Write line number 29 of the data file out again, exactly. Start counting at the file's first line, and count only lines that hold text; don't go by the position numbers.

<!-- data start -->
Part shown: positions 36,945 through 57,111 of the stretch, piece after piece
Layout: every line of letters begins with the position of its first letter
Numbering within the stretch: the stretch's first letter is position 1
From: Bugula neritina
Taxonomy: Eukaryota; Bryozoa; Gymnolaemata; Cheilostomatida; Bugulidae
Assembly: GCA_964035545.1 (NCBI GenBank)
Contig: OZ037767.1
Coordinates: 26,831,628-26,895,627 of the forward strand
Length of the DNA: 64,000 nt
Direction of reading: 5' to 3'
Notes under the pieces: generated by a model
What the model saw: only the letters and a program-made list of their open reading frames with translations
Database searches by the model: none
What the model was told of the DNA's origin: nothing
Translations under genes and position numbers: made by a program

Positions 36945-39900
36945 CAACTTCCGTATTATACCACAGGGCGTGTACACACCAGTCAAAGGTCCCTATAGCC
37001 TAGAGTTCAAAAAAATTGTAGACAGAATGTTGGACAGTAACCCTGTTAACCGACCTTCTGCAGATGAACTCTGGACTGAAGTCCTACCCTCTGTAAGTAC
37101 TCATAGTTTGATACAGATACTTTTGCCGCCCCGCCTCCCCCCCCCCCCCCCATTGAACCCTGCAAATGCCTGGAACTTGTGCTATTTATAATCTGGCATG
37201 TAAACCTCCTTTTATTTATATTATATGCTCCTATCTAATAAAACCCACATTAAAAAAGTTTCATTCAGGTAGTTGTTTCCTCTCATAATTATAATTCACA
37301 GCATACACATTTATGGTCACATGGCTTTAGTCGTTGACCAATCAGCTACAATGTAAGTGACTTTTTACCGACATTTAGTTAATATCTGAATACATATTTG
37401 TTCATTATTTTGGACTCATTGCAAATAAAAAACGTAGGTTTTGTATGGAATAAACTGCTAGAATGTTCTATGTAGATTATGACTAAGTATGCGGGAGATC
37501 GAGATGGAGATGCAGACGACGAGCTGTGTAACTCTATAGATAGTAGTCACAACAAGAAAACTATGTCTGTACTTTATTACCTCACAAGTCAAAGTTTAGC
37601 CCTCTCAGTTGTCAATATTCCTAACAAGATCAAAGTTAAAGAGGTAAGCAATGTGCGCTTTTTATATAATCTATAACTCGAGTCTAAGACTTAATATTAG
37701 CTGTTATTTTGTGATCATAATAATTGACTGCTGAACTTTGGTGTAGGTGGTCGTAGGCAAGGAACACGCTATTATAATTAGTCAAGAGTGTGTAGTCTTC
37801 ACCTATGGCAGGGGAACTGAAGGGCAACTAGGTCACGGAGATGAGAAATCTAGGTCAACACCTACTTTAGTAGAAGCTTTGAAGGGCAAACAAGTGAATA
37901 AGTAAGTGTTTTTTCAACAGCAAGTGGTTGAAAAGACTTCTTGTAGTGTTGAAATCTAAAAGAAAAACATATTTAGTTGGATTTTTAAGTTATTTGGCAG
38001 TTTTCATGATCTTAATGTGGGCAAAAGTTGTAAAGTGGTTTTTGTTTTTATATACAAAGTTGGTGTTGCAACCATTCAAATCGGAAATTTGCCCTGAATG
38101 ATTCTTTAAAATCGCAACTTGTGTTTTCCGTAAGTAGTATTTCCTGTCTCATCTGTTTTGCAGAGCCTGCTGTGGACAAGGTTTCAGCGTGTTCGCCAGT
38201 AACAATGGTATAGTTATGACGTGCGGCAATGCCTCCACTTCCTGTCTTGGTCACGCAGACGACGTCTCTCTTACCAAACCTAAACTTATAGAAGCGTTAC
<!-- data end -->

38101 ATTCTTTAAAATCGCAACTTGTGTTTTCCGTAAGTAGTATTTCCTGTCTCATCTGTTTTGCAGAGCCTGCTGTGGACAAGGTTTCAGCGTGTTCGCCAGT